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  • Sydney Williams

“We Did It, Joe”: Rewriting HERStory

“If they don’t give you a seat at the table, bring in a folding chair.” - Shirley Chisholm

The inauguration of Vice President Kamala Harris has inspired the hearts and spirits of many people, similarly to the election of former President Obama back in 2008. For me, it means even more.

Not only do the vice president and I share the same beloved alma mater (shoutout to Howard University!) but we were also both initiated into the Alpha Chapter of Alpha Kappa Alpha Sorority, Incorporated. It’s such a surreal feeling to see someone who looks like me and someone who shares a similar background being inaugurated into the second most powerful office in the country. Seeing my fellow Bison and sorority sisters express indescribable feelings of pride and joy is such a unique experience and it’s an experience I’m excited to share for years to come.

Sydney Williams poses in front of the Alpha Kappa Alpha sorority tree at Howard University. Credit: Cassidy Dixon

In 1968, Shirley Chisholm became the first Black woman elected to Congress. Four years later, she became the first woman and the first Black person to pursue a presidential nomination for a major political party. Considering her achievements during a time where Black people - especially Black women - lacked opportunities for equality and upward mobility, it is quite clear Chisholm was far ahead of her time. Like many pioneers during that time, her courage and tenacity broke barriers for future generations of marginalized leaders.

Nearly 40 years after Chisholm’s presidential bid, Harris made history as the first woman, the first Black American and person of Southeast Asian descent to become vice president of the United States. During the inauguration, Vice President Harris donned a purple outfit to pay homage to Chisholm, who was known for wearing purple throughout her political career. In the same way Chisholm paved the way for Black women in politics, Harris is shattering glass ceilings for a younger generation of women who can relate to her story.

Both women embody the importance of representation. Both women lived very ordinary, relatable lives and proceeded to accomplish extraordinary feats. Since the day President Joe Biden announced Harris as his running mate, historically underrepresented groups such as HBCU graduates and members of the Divine Nine expressed excitement at finally seeing themselves represented on a large scale.

I want to clarify that these feelings of honor and prestige surrounding madam vice president’s inauguration should not be confused with condoning any type of respectability or elitism. Harris’ accomplishments don’t define her but she’s bringing a new meaning to her roles by simply being herself.

Realistically, most of us will not become vice president of the United States. And that’s okay! My friends from Howard are medical and law students, journalists, teachers, engineers and entrepreneurs and we are all on different trajectories for impacting this world in our own special ways.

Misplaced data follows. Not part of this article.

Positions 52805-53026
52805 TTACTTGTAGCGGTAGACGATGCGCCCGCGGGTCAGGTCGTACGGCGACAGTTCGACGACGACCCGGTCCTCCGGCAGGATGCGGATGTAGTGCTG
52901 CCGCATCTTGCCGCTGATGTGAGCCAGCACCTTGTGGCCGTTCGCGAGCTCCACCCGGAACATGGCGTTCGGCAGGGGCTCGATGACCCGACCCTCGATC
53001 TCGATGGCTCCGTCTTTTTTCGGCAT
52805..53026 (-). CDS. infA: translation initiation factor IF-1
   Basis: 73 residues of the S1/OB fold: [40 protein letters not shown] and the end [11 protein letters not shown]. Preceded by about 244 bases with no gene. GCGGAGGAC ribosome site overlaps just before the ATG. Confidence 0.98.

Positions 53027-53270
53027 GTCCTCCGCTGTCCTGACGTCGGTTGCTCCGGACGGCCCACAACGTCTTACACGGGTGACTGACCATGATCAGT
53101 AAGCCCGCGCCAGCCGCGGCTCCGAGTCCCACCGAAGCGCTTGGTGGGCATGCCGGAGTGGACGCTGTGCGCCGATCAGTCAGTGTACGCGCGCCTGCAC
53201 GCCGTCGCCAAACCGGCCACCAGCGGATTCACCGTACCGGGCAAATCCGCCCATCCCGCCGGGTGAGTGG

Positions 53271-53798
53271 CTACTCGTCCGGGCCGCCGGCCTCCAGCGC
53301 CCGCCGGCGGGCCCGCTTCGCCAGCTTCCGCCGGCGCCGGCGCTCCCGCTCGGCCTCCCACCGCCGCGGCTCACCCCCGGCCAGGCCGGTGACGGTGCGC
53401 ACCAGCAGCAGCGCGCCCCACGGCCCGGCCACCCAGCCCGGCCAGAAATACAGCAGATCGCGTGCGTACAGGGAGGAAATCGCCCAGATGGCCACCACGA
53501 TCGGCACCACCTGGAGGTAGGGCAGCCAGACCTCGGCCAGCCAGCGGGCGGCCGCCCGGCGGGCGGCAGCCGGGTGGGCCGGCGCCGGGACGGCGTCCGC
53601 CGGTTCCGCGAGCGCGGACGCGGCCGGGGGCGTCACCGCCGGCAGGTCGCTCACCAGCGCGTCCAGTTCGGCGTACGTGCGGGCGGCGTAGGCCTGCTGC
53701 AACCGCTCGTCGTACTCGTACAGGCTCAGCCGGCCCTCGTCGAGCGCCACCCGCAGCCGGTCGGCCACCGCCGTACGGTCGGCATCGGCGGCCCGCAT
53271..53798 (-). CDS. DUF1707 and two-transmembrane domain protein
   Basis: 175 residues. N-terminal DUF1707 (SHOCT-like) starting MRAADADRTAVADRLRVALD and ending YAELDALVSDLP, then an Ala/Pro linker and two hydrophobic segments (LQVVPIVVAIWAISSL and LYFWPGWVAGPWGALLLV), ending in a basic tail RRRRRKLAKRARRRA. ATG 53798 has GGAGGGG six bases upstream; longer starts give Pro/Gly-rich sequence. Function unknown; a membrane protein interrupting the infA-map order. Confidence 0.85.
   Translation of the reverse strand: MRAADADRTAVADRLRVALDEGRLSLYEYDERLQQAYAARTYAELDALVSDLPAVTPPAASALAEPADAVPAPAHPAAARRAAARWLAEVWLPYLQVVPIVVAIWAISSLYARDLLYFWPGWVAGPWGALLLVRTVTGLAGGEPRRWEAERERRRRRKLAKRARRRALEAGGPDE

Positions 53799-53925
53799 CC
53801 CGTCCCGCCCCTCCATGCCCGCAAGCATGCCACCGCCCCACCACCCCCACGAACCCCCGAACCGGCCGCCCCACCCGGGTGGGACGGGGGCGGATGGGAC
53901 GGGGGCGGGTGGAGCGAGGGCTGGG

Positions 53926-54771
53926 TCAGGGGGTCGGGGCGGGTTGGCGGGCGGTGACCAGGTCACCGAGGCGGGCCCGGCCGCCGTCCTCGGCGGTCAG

Even without these professional achievements, we’re still worthy of everything this world has to offer. That’s what makes this occasion so meaningful; the inauguration of Vice President Harris has taught us that we are capable of doing whatever we want in this world. There are no restrictions to how we can shape the world in the present and future. For all my fans of “Mean Girls,” Cady said it best when she exclaimed, “The limit does not exist!” There are no limits. Ever.

Black women have always been the prototype for strength, resilience and success. However, we are not a monolith; sometimes we are weak and sometimes we fail. Harris experienced some challenges and a fair amount of criticism over the course of her career and she likely will still face trials in the future. However, she continues to push forward and that’s all that matters. Her presidential pursuit was unsuccessful, but she made it into the White House anyway. She reminds us all that it’s never about how you start but it’s about your intentionality and your determination to finish.

At 56-years-old, Harris is beginning a new journey and embarking on a new path she’s created for herself. For any young people like me who are still searching for themselves, I hope her story serves as a reminder that our stories remain unwritten and that we have our whole lives to pursue our dreams. Life is an ongoing journey for us all and there will constantly be something new for us to learn and experience. Truthfully, life is an ongoing process of finding ourselves, then losing ourselves and finding ourselves again.

I’m excited about this new era and I’m looking forward to supporting madam vice president and holding her accountable for fulfilling all her promises. Most importantly, it warms my heart to see the pursuits of her dreams finally come into fruition. I’m sure Shirley Chisholm is beaming down on us with pride. It only goes up from here!

Harris’ story is my story - it’s everyone’s story. Please don’t ever be afraid to write and rewrite yours.


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